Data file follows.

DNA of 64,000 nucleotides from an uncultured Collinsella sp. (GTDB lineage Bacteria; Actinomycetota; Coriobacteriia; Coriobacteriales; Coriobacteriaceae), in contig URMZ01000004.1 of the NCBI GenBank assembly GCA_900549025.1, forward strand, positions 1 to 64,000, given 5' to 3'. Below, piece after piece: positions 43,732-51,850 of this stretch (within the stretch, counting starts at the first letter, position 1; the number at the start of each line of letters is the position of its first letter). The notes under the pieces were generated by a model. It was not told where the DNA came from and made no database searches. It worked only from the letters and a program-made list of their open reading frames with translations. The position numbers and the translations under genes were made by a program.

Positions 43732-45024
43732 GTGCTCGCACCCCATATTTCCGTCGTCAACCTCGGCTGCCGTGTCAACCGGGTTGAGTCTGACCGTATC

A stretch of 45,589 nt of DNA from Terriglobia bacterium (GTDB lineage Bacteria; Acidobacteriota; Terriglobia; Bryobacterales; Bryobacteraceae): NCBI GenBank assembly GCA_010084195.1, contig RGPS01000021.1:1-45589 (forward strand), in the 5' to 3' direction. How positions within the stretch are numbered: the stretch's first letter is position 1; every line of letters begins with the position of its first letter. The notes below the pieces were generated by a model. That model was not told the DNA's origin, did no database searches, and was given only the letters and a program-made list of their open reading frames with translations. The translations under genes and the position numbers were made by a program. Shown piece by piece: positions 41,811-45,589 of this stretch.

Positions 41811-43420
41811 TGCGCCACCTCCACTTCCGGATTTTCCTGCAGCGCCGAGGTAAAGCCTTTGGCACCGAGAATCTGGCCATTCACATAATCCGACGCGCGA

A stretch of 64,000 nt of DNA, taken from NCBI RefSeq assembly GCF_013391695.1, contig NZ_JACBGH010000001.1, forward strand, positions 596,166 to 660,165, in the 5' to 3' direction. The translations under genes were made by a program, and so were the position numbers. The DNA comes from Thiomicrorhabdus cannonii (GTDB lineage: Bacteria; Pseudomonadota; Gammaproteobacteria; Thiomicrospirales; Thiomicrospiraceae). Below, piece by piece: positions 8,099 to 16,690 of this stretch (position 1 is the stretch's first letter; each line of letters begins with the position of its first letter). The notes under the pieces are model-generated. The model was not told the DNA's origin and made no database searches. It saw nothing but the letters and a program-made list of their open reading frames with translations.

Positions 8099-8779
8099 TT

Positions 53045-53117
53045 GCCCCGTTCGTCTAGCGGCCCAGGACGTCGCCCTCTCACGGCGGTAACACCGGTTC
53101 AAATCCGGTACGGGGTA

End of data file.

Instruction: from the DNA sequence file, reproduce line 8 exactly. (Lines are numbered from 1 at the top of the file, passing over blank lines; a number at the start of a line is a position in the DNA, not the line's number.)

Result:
Positions 8099-8779